Broadcasters will see FCC in court.


The News Media Alliance (nee the Newspaper Association of America) and the National Association of Broadcasters, in separate actions, have taken the FCC to court objecting to the Commission’s decision to hold onto the newspaper-broadcast cross-ownership ban. The filings were…

Senator Smith talks media to media.


The NAB President/CEO spoke to a Media Institute Communications Forum luncheon in Washington last week, offering comments on a variety of broadcast concerns. He railed against the “fake news” trend in social media, saying that broadcasters present “just the facts,”…

RMLC goes preemptive.

The Radio Music License Committee filed an antitrust suit against a new performance-rights licensing entity, Global Music Rights (GMR), claiming that, since it controls the music in its inventory, it is a monopoly and can charge whatever it wants for…

All in the family plan.

Amazon Music Unlimited is rolling out a family subscription plan, which allows up to six family members to benefit from a single subscription for $14.99 a month. All members of the family can stream as much music as they want,…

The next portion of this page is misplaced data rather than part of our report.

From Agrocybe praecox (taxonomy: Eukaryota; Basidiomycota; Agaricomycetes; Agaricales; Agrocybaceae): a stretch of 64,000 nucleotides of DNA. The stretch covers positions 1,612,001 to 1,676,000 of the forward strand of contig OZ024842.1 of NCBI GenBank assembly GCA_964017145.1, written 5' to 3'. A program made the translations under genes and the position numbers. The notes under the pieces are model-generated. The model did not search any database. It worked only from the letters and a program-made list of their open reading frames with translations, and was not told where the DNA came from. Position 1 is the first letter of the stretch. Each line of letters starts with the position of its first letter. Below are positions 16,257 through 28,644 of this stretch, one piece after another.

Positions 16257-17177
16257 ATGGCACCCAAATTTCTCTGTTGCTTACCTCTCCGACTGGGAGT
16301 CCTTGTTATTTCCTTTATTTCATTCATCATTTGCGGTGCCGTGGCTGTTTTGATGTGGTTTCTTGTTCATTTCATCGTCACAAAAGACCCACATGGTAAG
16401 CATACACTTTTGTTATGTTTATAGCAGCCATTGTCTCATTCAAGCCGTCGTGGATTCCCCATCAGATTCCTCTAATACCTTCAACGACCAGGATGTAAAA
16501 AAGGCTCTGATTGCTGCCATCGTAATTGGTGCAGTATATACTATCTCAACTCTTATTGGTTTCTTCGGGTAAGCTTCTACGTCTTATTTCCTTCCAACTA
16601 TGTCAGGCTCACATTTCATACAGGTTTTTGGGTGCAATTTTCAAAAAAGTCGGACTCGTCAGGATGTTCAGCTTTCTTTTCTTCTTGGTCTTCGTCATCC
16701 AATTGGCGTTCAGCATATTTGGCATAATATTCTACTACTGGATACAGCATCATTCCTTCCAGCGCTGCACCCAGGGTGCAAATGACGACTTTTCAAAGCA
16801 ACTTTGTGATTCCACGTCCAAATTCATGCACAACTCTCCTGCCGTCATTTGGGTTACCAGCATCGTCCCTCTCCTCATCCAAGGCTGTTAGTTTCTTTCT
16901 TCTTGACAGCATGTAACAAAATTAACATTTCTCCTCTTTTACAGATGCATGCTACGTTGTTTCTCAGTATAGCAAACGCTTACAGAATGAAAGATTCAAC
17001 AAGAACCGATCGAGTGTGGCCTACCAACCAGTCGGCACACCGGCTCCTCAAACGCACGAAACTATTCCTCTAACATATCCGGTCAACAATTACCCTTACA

An HD Radio record.

HD parent DTS announces that a record 34 new model year 2017 cars will feature HD Radio receivers. Automakers hip to the HD scene include Acura, Infiniti, Kia, Lincoln, Nissan, Toyota, Volvo, Jaguar, BMW, Cadillac, Chevrolet, Ford, Honda, Jeep, Mercedes-Benz,…

BFA moves up.


The Broadcasters Foundation Of America has undergone an extensive rebranding, including a new logo, new social media presence and a complete website redesign. The BFA exists to give financial assistance to needy broadcasters, and the rebranding is to give the…

Case dismissed.

Case dismissed. Two photographers who had sued two broadcast groups over the unauthorized use of copyrighted images have dropped their actions—“voluntarily dismissed with prejudice.” Photogs Paul Martinka and David McGlynn brought suit against WBCN/Charlotte and WJBR/Wilmington, respectively.

Donald John Trump, 45.


Come January the United States will have a new president. Forty-nine percent of the country is ecstatic. Forty-nine percent is in mourning. And 2% are sparking up fatties blissfully ignorant of the fact that their vote did count, after all.